Joint Statement by former U.S. military personnel who came to Canada because of their conscientious objection to the 2003 Iraq war.
We are American war resisters. Many of us are combat veterans. All of us came to the conclusion that we could not in good conscience participate in the unjust and illegal war and occupation launched in March 2003 against Iraq.
Faced with jail time and forced redeployment in support of that disastrous war, we sought refuge in Canada.
The response from Canadians has been overwhelmingly welcoming and supportive, and has made it possible for us to settle here, raise families and build communities.
But the Conservative government has directly intervened to deny us access to a fair immigration process.
We now face imminent removal from Canada. Our removal will tear apart our families and punish us for simply doing what Canadians have already done – refusing to support and participate in an illegal and unjust war.
Former Minister of Immigration Jason Kenney publicly disparaged us, instructed immigration officers to ‘red-flag’ our cases, and labelled us ‘criminally inadmissible’ to Canada. This has prejudiced any chance of having our cases decided on their merits.
Yet Canada’s Parliament twice voted to allow us to stay. Canadian courts have acknowledged the disproportional punishment handed to US soldiers who have spoken out publicly in Canada. Those who have been forced back by the Conservative government have been court-martialed and received sentences from 12 to 24 months in jail.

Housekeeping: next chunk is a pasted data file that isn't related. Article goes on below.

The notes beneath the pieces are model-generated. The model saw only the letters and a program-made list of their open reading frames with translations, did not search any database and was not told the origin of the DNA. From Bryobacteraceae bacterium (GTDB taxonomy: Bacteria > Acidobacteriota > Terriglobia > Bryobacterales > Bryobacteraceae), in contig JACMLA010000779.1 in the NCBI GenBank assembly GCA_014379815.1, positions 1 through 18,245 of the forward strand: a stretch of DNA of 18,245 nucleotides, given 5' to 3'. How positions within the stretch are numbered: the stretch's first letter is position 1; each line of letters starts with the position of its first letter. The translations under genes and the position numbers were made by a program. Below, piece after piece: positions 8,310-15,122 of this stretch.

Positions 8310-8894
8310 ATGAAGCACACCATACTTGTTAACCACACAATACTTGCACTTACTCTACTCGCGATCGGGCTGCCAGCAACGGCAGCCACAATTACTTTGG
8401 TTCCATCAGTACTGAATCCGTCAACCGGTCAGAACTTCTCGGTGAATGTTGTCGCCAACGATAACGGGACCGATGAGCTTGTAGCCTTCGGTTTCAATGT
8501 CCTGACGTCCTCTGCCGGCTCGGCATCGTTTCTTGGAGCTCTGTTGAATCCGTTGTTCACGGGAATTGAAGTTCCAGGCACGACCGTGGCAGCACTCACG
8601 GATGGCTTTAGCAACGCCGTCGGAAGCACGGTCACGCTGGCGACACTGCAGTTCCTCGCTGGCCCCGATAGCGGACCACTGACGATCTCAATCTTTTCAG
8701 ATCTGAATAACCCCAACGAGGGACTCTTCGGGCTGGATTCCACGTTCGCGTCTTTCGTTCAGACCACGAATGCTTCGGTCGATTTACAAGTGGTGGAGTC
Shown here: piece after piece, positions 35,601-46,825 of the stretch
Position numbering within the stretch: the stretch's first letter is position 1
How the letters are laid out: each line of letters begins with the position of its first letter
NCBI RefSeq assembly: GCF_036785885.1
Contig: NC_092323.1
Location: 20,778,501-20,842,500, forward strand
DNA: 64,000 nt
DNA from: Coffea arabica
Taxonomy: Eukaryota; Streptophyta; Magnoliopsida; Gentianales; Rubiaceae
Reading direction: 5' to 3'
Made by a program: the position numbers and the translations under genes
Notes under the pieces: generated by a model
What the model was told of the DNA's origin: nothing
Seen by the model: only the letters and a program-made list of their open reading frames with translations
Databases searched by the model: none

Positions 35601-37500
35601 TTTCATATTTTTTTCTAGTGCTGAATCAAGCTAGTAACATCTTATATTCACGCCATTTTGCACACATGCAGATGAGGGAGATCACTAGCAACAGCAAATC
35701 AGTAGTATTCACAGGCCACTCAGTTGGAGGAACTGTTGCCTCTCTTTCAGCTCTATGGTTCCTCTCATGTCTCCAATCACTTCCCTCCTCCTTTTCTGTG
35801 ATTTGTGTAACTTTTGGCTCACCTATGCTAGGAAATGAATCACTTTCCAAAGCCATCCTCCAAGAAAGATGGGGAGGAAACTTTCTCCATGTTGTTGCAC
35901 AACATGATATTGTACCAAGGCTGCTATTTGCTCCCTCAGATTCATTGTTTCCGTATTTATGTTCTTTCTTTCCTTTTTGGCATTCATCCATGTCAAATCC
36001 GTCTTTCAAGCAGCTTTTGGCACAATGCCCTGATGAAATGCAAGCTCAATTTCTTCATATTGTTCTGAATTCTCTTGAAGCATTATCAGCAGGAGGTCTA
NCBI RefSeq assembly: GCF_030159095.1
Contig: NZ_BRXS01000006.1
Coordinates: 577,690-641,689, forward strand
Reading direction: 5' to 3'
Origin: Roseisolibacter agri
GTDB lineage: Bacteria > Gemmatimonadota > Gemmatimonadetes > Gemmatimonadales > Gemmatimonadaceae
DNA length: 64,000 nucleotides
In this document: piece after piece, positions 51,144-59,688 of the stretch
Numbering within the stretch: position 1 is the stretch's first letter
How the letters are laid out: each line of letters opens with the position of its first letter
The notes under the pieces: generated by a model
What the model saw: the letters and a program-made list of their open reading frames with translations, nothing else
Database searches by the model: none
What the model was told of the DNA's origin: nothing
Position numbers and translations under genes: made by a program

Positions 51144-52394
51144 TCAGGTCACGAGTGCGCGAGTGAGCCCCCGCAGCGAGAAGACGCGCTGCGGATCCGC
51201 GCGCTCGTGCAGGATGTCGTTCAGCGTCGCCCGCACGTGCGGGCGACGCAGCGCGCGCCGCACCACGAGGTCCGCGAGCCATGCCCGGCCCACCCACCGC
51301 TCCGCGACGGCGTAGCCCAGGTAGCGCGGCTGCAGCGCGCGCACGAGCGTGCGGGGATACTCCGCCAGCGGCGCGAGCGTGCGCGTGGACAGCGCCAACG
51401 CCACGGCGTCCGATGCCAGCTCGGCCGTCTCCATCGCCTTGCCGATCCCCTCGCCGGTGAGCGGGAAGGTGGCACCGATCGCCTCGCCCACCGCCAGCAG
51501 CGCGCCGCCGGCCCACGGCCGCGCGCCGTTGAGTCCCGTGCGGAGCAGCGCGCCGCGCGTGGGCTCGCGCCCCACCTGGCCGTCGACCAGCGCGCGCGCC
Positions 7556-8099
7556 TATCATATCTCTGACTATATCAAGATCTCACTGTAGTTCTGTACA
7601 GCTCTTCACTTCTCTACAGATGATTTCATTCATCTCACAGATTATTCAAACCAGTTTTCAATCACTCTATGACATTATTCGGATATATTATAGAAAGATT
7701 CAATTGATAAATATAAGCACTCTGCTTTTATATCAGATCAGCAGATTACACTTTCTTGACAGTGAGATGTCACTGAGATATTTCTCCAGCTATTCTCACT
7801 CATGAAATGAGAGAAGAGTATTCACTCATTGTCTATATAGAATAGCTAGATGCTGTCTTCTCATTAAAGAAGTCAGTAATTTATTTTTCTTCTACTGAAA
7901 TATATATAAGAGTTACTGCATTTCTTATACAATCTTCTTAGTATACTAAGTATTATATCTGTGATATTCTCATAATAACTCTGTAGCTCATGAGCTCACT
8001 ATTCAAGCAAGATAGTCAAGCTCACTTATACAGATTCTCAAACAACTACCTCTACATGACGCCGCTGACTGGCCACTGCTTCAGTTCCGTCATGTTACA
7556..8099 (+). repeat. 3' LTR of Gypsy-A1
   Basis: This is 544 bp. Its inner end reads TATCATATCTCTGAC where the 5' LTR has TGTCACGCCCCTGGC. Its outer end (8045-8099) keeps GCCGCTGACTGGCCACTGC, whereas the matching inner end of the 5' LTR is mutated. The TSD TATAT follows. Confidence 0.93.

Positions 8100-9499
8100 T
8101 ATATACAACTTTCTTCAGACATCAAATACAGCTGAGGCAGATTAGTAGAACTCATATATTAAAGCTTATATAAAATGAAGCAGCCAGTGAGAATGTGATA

It is no coincidence that so many of us are facing deportation at this very moment. It is difficult to manufacture consent for a new war when we are still here to tell the ground truth of the previous war. There is still time for Canadians to speak out – but time is running out.
Statement by Dean Walcott
I am about to be taken away from my family. My children are about to lose their father, my wife, her husband. Those that I help in my community are about to lose the assistance that they so desperately need. I can either leave my family willingly, and watch as they cry, and receive letters telling me how they are struggling in my absence; or, I can be placed in shackles, be dragged away from my home, from my loved ones, for punishment for my crime. So, what have I done that my family deserves to not have a husband, or a father? What heinous thing have I brought upon us all?
Simply put, I suggested that people have a right to live, and live well, without the fear of being killed for the crime of where they were born.
Would it surprise you, the reader, to know that I am not writing this from some third world country, or some dictatorship? Is it shocking to know that this abuse of human rights is occurring not on some distant battlefield?
It is, in fact, coming from somewhere that prides itself on humanitarian rights; Canada.
I left America, and the Marines, in 2006, in opposition to the war of aggression against the Iraqi people; people who did nothing wrong to me, to you, to anyone. Their lives were placed in danger due to the gross negligence of the American government. During my time in, I worked in a hospital where I saw, firsthand, a full accounting of human ugliness and the crimes people are capable of. I saw not only the bodies of our soldiers, airmen, seamen, and Marines; I saw the Iraqi injured, dying and dead.
Look at your child, your loved one. Imagine them being burnt alive, screaming, and barely recognizable. Imagine that to actually be a baby, not even a year old. That’s the kind of thing I saw.